Hakuna Matata: Climbing Kilimanjaro -The Roof Of Africa


I dreamt about climbing Kilimanjaro for a while. The peak has always been on my radar and finally in spring 2017 I was finally able to go on this trip.

It started with a very long flight from the Bay Area to London and then to Kilimanjaro airport after a quick layover in Nairobi. We met our driver at the airport and were taken immediately to our hotel, and later that night myself and the rest of the climbing team had to attend a pre-climb info meeting with the guides. Then first thing in the morning we embarked on a week long Kili adventure.

One of the famous Seven Summits, not only is Mount Kilimanjaro the highest mountain in Africa, it is the highest free standing mountain in the world. Free-standing means it is not part of a mountain range. Kilimanjaro has three volcanic cones, Mawenzi, Shira and Kibo. Mawenzi and Shira are extinct but Kibo, the highest peak, is dormant and could erupt again. The most recent activity was about 200 years ago; the last major eruption was 360,000 years ago. The summit on Mount Kilimanjaro is called Uhuru Peak and stands at 5,895m or 19,341 feet. To put this in perspective, Mount Everest, stands at 8,848 meters (29,029 feet) – just over 2,950 meters higher. But here’s an interesting Kilimanjaro Fact: Both North and South Base Camps in Everest are below the summit height of Kiliminjaro. But while the hike to EBC takes anywhere between 8-10 days, summiting Kili takes 4-5. Such a rapid ascent makes Kili a difficult and dangerous mountain to hike due to the risks of Altitude Sickness. There are six official Kilimanjaro routes. Three routes – Machame, Umbwe, and Marangu – approach from the South, two routes – Shira and Lemosho – from the west and Rongai approaches from the North-East. The Northern Circuit is a seventh route option that approaches from the West using the Lemosho start point, but then circles around the north of Kilimanjaro and follows a summit assault passage via Gilman’s Point. The final route, Mweka, is used only to descend.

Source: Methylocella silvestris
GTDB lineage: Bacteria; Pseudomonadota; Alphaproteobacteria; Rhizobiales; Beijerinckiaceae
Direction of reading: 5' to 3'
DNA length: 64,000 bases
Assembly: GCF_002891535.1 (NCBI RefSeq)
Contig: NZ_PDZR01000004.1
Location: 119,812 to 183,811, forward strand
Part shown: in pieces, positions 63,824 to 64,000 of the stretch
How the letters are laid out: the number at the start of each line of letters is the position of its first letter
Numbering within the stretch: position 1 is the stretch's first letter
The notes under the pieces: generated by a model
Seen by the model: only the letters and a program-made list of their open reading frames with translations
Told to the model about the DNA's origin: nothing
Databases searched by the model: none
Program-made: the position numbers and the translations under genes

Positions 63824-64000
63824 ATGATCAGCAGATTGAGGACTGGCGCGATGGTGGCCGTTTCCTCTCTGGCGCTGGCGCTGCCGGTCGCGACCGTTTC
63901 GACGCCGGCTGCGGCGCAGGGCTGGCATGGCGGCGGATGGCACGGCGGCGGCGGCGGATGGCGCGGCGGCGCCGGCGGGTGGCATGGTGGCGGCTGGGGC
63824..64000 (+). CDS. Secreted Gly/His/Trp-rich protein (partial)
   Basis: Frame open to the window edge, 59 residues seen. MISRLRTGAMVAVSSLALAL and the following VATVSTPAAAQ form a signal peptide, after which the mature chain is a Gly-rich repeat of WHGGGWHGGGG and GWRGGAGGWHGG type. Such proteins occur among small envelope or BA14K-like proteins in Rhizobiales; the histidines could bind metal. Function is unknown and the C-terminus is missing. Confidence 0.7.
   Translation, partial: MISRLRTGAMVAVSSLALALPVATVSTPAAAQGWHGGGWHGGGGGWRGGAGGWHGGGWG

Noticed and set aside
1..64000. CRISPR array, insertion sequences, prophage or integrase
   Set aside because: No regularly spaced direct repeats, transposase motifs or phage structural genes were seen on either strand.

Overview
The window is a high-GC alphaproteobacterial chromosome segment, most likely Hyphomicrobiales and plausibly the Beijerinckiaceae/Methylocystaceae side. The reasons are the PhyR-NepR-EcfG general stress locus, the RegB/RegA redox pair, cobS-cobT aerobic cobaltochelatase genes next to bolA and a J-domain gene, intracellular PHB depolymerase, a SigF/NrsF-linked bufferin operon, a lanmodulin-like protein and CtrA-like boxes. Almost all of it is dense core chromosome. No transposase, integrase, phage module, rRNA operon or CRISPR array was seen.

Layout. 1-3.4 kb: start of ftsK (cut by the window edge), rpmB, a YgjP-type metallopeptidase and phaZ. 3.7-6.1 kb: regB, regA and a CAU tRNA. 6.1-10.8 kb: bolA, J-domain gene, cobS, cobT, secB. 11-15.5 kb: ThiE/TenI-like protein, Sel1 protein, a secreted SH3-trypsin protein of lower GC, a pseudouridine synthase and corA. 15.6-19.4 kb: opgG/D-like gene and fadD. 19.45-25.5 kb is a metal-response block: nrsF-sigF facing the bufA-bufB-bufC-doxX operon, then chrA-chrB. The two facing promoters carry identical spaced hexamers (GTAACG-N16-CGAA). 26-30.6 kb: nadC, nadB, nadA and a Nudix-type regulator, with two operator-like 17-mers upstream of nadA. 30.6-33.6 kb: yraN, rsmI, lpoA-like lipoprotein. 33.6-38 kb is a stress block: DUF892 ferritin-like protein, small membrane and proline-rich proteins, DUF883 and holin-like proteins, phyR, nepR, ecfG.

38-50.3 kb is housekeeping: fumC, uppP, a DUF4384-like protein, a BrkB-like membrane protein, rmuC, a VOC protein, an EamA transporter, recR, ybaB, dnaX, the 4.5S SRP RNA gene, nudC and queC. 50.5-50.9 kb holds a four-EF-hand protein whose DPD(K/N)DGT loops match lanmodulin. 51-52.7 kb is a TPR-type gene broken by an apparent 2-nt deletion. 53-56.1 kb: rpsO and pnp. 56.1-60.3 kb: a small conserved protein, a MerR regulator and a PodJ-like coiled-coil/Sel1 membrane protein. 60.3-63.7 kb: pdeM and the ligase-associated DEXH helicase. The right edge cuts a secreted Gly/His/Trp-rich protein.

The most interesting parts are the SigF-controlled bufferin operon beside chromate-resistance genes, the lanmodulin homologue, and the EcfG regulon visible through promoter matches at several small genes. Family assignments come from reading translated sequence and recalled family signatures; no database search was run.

My friend Heather and I picked an 8 Day Lemosho Route with Ultimate Kilimanjaro. The more days you spend climbing up, the better your chance is of fully acclimatizing and actually summiting. We would spent 7 days climbing up with Day 7 being the summit day, then start descending quickly.

Here is the breakdown day by day:

Day 1 – Londorossi Gate/Lemosho Gate to Big Tree Camp (Mti Mkubwa)- 5 miles

Day 2 – Mti Mkubwa to Shira 1 Camp – 5 miles

Day 3 – Shira 1 Camp to Moir Hut Camp – 7 miles + acclimatization hike (2 miles)

Day 4 – Moir Hut Camp to Baranco Camp via Lava Tower – 6 miles

Day 5 – Baranco Camp to Karanga Camp via Baranco Wall – 3 miles

Day 6 – Karanga Camp to Barafu Camp – 2 miles

Day 7 – Barafu Camp to Uhuru Peak then to Mweka Camp – 10 miles

Day 8 – Mweka Camp to Mweka Gate – 6 miles

Mount Kilimanjaro is comprised of 5 very distinct vegetation zones that have formed because of the mountain’s unique location and height. As Mount Kilimanjaro sits just south of the equator, the base experiences the heat and sunshine associated with the region. However, the climb gets drier and colder the more you ascend, with the summit having similar conditions as you’d find in the arctic. These zones reflect the temperature and precipitation change. On a typical climb you pass through 1 zone approx. every day and a half.

These zones are:

1.Cultivated zone or farmland zone- 2,600 ft – 6,000 ft

2. Rainforest- 6,000 ft – 9,000 ft

3. Moorland- 9,000 ft – 13,000 ft

4. Highland desert- 13,000 ft – 16,000 ft

5. Summit zone- 16,000 ft – 19,340 ft